“Identity is not dead, as the incredibly identitarian Trump administration has made quite clear,” wrote my colleague Christine Emba, hailing the film as a “black triumph.” “Because of, and in spite of, an increasingly divided racial climate, the representation of people of color in broader spaces matters.”  
“We’re in a political moment where the president of the United States calls people from Haiti and Africa, he calls those countries ‘s---holes,’ ” Narcisse told The Post. “If you’re a young person hearing that … you need to see a superhero that’s smart, cunning and noble who also looks like you. Granted, it’s fiction, but superheroes have always had an aspirational aspect to them.” 
In the end, “Black Panther” delivers a pointed message of inclusion, a call to build “bridges” — not “walls” — to move beyond a past of violence and injustice. But, in Wakanda, there’s just one global superpower, resplendent and mighty, that needs no reference but itself.
Black intellectuals revel in Wakanda proving their theories of what Africans lost by being smothered in a white supremacist state and fulfilling their fantasies of seeing what Africans could have achieved were it not for the former. 

So let it be known I encourage all Africans in America to break from their racist oppressors ("colonizers" as a citizen of Wakanda dubs white people), shattering the bonds of systemic inequality, implicit bias, and white privilege by heading back to Africa to build .

#WakandaIsntReal currently, but if the fictional African utopia is to be realized (where blacks can yell "Wakanda Forever" until their voices go hoarse), Africans in America must return to the motherland and begin construction of their "dream state."

Friday, February 23, 2018

#WakandaIsntReal: South Africa's New President Pledges to Confiscate Land Owned by Whites Since 1600s and Redistribute to Blacks

Oh, Wakanda, Wakanda, why aren't thou real? 

Wakanda, Wakanda, we all wish to feel;

a nation of pure blackness, where African greatness 

no one white man can steal. Where we boast a technology beyond whitey's wildest dreams, 

for we Wakandans are the true kings and queens.  [New South African president wants to seize land from white farmers without compensation, Russia Today, 2-22-18]:

South Africa’s new president, Cyril Ramaphosa, has pledged to return the lands owned by white farmers since the 1600s to the black citizens of the country. The government plans to accelerate land redistribution through expropriation without compensation.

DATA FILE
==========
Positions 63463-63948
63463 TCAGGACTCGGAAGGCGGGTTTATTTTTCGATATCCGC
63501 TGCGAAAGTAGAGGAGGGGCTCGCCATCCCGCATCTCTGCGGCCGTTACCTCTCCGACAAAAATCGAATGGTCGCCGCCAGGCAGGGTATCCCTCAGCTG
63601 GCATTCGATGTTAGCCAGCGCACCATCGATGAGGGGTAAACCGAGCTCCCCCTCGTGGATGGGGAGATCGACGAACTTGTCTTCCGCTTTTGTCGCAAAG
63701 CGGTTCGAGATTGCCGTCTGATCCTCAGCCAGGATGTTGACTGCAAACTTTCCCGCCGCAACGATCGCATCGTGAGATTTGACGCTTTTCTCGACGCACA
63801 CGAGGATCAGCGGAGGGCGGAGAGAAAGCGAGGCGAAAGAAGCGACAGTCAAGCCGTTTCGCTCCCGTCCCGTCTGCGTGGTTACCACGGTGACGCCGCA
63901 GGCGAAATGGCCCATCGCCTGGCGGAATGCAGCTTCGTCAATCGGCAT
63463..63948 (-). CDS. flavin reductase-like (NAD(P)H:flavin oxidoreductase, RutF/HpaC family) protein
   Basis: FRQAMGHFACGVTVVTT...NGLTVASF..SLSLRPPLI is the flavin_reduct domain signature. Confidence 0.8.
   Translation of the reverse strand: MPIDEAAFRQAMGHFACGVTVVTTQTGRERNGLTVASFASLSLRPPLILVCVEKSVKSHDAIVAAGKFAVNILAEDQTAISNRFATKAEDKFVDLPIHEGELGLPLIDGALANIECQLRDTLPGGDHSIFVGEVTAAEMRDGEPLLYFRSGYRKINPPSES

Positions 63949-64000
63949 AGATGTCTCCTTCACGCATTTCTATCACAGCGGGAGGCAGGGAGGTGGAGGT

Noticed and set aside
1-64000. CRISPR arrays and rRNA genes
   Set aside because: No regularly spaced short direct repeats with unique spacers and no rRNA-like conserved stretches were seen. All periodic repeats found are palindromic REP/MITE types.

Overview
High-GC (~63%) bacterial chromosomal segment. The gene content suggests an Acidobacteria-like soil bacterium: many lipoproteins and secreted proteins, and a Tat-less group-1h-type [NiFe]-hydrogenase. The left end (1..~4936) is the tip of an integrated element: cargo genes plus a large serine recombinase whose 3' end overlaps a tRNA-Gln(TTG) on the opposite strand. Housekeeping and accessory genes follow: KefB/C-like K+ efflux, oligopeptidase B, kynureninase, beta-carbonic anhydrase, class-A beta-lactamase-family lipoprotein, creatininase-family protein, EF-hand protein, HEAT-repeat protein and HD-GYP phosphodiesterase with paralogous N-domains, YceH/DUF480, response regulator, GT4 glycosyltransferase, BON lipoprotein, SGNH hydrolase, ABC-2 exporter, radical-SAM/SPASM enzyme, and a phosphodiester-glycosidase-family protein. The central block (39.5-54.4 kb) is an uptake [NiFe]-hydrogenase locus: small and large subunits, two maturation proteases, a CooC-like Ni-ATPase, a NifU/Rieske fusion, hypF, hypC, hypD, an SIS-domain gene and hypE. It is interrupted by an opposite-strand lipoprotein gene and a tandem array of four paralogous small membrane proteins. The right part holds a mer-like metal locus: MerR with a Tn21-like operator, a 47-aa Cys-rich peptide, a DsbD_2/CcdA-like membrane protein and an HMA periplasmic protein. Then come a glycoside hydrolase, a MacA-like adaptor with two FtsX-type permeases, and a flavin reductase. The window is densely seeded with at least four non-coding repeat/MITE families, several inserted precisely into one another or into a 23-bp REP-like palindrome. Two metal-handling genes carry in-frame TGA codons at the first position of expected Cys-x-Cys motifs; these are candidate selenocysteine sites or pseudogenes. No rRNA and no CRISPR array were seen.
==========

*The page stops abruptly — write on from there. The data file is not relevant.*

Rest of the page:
“The expropriation of land without compensation is envisaged as one of the measures that we will use to accelerate the redistribution of land to black South Africans,” said Ramaphosa, who was sworn into office to succeed Jacob Zuma as president last week. 
The millionaire ex-businessman Ramaphosa promised that land expropriation operations will not be a “smash and grab” exercise and promised to handle the matter properly, adding that people “must see this process as an opportunity.” 
“No-one is saying that land must be taken away from our people,” he said, “Rather, it is how we can make sure that our people have equitable access to land and security of tenure. We must see this process of accelerated land redistribution as an opportunity and not as a threat,” he added during a speech to parliament on Tuesday. 
Such a drastic move would not damage the country’s agriculture or economy, the South African president promised.   
“We will handle it with responsibility. We will handle it in a way that will not damage our economy, that is not going to damage agricultural production,” he said. 
More than two decades after the end of apartheid in the 1990s, the ruling African National Congress (ANC) party is under pressure to tackle racial disparities in land ownership in South Africa. The country is home to over 50 million people, with whites owning most of the land. 
According to a recent study, black South Africans constitute 79 percent of the population, but directly own only 1.2 percent of the country’s rural land.